The United Nations Guidelines for the Prevention of Juvenile Delinquency (the Riyadh Guidelines) assert that “youthful behaviour or conduct that does not conform to overall social norms and values is often part of the maturation and growth process and tends to disappear spontaneously in most individuals with the transition to adulthood”. Antisocial behaviour may be a normal part of growing up or the beginning of a long-term pattern of criminal activity.and 20. Even those juveniles who commit offences alone are likely to be associated with groups. The rates are higher for theft. Subcultures reflect individual and group attempts to solve structural contradictions. so called because they are closely connected with the age status of an offender. between two-thirds and three-quarters of all juvenile offences are committed by members of various groups. The subcultural aspect of juvenile group activities is rarely given the attention it deserves.4 While delinquency is a common characteristic of the period and process of becoming an adult. it is very important to note that juveniles often create stable criminal groups with a corresponding subculture and start to engage in the activities of adult criminal groups. which are spread by the entertainment industry. According to data from the Russian Federation. family. Similarities in the basic characteristics of juvenile group behaviour are found in almost every class and cultural context. Juvenile group crime is most prevalent among 14-yearolds and least prevalent among 17-year-olds. Statistical data in many countries show that delinquency is largely a group phenomenon. and a certain code of behaviour based on the rejection of adult values and experience. peers and many other variables that together or separately influence the formation of young people’s social environment. One of the most important aspects of subcultures is that they form patterns of behaviour that have substantial symbolic value for the individuals involved. which are native to the family or neighbourhood. and intergenerational (group-based) values. of predominant (class-based) values. sociologists associate the specifics of youth behaviour with the home. Different juvenile groups adopt what amounts to a heterogeneous mix. In an attempt to explain the theoretical underpinnings of delinquency. committed by juveniles. Included under the umbrella of juvenile delinquency are status offences. 2003 191 . robbery and rape. At present there are various subcultures in which deviant behaviour and violence play an Juvenile Delinquency World YOUTH Report. or synthesis. a particular action or behaviour is considered a violation of the law only if it is committed by a juvenile (examples include truancy and running away). neighbourhood. a great majority of young people commit some kind of petty offence at some point during their adolescence without this turning into a criminal career in the long term. Subcultures can be defined as particular lifestyle systems that are developed in groups and are in structurally subordinate positions as a result of pressure exerted by the predominant systems. in effect choosing delinquent careers. hierarchical organization. Juvenile peer groups are noted for their high levels of social cohesiveness. believing that it covers a multitude of different violations of legal and social norms. and lower for premeditated murder and grievous bodily harm. the rate of criminal activity among juveniles in groups is about three to four times higher than that of adult offenders. Sociologists view the concept more broadly. from minor offences to serious crimes.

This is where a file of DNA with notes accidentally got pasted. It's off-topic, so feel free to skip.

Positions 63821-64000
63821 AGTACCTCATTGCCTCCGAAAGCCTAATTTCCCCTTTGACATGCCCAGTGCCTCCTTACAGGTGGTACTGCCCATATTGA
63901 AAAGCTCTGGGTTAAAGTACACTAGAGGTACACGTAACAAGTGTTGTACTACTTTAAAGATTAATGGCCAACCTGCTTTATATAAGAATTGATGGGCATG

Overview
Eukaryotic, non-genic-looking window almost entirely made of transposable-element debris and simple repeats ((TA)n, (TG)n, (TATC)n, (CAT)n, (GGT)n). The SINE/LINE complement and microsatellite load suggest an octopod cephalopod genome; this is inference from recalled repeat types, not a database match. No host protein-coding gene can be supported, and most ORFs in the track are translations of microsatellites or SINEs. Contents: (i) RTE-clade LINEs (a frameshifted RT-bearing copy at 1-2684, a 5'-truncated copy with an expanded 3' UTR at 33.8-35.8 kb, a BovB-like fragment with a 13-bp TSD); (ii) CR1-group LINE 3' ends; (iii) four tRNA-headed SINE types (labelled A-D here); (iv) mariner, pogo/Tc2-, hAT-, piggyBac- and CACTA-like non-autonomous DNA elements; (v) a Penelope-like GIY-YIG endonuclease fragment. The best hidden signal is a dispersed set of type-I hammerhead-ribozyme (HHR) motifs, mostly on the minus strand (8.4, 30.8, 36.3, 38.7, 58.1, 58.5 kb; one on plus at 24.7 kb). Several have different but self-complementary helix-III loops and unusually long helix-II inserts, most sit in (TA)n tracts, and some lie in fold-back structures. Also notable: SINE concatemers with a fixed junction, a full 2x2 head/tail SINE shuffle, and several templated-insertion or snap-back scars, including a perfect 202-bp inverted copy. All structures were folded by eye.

at 12. Cultural concepts are such that society at large is less tolerant of deviant behaviour among young women than among young men. domination and control. Some groups and subcultures tend to use violence as a means of solving interpersonal conflicts. The male perception of violence can be minimized. A community is defined by the similar social characteristics of its residents.5 to 1. The fact that juvenile groups always exist in local communities must be taken into consideration. Available data show that delinquency and crime have strong gender associations.000 members of the designated age group is more than six times the corresponding figure for females. work to satisfy any of a community’s needs. in many cases juvenile delinquent groups are also the entry point to adult organized crime. the primary objective being to reinforce and maintain the status and authoritative position of men. Various restrictive and stimulative factors encourage women to conform to social norms that do not apply to men. for those in the youth category the male-female suspect ratio is even higher. Girls are subject to stronger family control than are boys. aggression and violence play an important role in the construction of masculinity and sexuality in patriarchal societies. According to statistical evidence.6 There are a number of reasons why more young men than young women are involved in violent or criminal behaviour. one example being the fear of sexual assault. Urban neighbourhood communities provide their members with a certain everyday social comfort at the local level. Under conditions of social diversity and urban growth these neighbourhood units. are able to balance the social interests of the groups they contain. Men often do not consider such acts as verbal or sexual insults7 to constitute violent behaviour. This might even be referred to as a subculture of violence. for instance. and conviction rates are six or seven times higher. they commit three times as many crimes as juveniles and youths who are not gang members. and the atmosphere thus created is an important mediating factor contributing to delinquent or criminal behaviour. Membership in juvenile groups is sometimes an essential element of socialization.8 In other cultures the socialization of young males towards hegemonic masculinity is not attached 192 . There are cultures in which the dominant type of masculinity is more or less openly directed towards violent confrontation. such as membership in a social class or ethnic group. like rural communities. In addition.important role.5 As mentioned earlier. Several studies have shown the possibility of establishing connections between delinquent groups and other social institutions—a “symbiosis” in which gangs can. in which aggression is considered an acceptable and even preferable and courageous approach to problem-solving. denied or justified. forgiven. The number of male juvenile suspects for every 100. Those most likely to participate in delinquent activities are members of territorial gangs. Studies reveal that the most frequent offences committed by gang members are fighting. Police records indicate that the crime rates of male juvenile and male young adult offenders are more than double those of young females. street extortion and school violence.